Phonograph, Edison

Phonograph, Edison

 

an instrument for mechanical sound recording and reproduction, invented by T. A. Edison in 1877. The sound is recorded by a needle on a cylinder wrapped with tin foil or on paper tape coated with a layer of wax; the needle is coupled to a diaphragm and traces a helical groove of variable depth on the surface of the foil. During reproduction, the needle moves along the groove and is mechanically vibrated, and the coupled diaphragm radiates sound. In an improved form the Edison phonograph was used until the 1930’s, mostly as a dictaphone. Later phonographs incorporating design improvements—disks instead of cyinders and electrical and magnetic recording—supplanted Edison’s original design in the 1940’s and 1950’s.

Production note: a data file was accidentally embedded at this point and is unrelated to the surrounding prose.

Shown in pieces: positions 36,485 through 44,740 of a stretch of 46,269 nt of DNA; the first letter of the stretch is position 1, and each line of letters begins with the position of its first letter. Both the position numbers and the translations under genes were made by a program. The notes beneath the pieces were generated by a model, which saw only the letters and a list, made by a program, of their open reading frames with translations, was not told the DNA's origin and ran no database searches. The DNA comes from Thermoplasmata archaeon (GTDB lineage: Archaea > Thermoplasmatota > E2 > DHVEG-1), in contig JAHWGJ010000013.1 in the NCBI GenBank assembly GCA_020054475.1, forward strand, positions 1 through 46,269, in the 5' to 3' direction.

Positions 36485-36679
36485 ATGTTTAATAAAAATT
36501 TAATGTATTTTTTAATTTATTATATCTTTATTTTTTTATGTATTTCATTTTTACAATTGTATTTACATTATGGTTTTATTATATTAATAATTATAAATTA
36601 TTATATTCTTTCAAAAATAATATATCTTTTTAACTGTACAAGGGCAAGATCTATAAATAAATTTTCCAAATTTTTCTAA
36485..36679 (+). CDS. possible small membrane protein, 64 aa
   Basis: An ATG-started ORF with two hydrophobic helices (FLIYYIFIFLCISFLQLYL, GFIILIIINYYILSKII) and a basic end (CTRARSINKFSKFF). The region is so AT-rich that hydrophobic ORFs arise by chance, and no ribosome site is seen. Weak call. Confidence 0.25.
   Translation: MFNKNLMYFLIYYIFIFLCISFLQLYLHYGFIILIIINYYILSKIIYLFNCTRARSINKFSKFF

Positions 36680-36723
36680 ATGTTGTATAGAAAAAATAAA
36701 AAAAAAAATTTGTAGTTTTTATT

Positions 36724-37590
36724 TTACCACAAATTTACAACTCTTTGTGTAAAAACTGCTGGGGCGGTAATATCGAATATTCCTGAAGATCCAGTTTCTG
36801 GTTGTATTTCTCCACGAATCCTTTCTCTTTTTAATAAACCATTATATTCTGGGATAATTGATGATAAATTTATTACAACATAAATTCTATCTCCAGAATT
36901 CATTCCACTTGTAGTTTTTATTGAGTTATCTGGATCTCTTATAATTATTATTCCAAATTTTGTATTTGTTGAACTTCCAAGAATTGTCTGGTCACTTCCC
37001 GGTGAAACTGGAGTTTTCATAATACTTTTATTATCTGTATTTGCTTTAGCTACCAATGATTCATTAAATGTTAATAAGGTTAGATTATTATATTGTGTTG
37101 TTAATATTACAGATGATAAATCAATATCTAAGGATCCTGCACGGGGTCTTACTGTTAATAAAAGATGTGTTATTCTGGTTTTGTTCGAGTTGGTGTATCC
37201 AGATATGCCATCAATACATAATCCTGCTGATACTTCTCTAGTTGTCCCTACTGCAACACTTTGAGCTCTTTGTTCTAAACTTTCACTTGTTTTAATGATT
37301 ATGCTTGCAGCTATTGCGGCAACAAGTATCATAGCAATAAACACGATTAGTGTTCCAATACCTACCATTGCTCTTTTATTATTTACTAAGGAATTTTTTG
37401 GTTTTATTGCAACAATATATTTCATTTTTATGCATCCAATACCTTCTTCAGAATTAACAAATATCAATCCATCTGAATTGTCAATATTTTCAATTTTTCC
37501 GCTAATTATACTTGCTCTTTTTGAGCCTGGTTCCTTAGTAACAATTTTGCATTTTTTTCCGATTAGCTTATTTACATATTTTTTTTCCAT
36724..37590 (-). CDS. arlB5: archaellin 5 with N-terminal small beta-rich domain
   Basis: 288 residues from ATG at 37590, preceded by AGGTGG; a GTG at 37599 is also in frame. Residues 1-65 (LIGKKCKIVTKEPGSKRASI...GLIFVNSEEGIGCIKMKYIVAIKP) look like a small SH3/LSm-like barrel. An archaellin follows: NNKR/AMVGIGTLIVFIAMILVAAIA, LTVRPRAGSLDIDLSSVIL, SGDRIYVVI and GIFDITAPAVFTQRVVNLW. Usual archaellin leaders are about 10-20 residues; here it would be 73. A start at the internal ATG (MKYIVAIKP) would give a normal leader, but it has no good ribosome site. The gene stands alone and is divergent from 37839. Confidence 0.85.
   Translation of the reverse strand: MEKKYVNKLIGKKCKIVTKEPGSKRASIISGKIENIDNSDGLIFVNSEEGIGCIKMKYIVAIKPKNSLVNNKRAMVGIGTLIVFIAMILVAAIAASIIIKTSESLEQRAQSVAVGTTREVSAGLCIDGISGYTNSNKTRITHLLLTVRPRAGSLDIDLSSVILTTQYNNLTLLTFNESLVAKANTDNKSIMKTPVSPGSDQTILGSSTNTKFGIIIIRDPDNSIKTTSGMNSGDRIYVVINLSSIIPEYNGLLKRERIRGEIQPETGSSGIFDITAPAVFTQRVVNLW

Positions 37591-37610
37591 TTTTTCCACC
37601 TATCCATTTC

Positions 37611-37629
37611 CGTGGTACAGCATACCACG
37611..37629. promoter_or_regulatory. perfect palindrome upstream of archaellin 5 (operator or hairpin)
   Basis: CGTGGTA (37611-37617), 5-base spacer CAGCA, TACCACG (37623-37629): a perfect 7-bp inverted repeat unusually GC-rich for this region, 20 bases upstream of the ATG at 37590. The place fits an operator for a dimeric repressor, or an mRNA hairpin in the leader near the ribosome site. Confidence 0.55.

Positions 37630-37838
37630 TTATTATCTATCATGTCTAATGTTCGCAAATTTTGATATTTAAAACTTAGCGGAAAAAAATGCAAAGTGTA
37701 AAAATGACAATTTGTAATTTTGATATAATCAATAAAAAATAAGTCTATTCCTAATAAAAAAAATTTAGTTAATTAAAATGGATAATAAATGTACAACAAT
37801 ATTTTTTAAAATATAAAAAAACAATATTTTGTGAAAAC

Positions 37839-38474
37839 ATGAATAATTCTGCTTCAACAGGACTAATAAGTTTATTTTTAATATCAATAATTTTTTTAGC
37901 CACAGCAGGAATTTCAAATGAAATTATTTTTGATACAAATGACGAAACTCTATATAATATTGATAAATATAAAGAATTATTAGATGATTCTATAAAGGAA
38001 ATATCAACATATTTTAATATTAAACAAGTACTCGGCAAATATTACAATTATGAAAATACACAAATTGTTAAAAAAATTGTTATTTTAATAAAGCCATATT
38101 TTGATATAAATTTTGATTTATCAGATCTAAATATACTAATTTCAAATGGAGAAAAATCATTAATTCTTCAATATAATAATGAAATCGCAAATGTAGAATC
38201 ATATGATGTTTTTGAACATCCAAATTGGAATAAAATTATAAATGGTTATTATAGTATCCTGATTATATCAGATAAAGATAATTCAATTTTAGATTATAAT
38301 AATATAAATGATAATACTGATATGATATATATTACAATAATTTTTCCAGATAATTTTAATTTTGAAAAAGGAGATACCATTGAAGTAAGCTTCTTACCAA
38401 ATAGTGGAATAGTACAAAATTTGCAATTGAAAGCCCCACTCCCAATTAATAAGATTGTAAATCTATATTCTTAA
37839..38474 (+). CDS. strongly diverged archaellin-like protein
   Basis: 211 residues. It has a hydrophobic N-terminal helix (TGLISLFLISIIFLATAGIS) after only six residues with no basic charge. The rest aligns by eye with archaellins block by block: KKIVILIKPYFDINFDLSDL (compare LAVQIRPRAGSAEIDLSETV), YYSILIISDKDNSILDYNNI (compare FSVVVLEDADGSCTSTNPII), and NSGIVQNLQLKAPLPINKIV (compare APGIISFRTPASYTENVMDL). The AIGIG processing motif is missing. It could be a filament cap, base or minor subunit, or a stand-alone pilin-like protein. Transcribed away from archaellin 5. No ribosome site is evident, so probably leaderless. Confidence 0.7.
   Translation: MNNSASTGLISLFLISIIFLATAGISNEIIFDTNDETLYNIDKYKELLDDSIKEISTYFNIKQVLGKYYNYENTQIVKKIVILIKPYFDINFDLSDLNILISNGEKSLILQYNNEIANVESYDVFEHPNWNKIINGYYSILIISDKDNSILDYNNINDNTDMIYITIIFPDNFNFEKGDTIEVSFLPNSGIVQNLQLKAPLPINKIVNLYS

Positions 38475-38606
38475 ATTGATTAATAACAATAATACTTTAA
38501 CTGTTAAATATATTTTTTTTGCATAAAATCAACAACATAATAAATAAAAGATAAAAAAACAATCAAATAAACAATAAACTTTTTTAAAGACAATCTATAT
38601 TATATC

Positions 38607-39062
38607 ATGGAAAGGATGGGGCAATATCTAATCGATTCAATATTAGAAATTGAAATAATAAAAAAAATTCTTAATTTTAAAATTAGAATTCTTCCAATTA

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From the stock ticker to cement to an electric pen to the phonograph, Edison was both a scientific genius and someone who could be confused as one of his employees, since he often dressed in work clothes.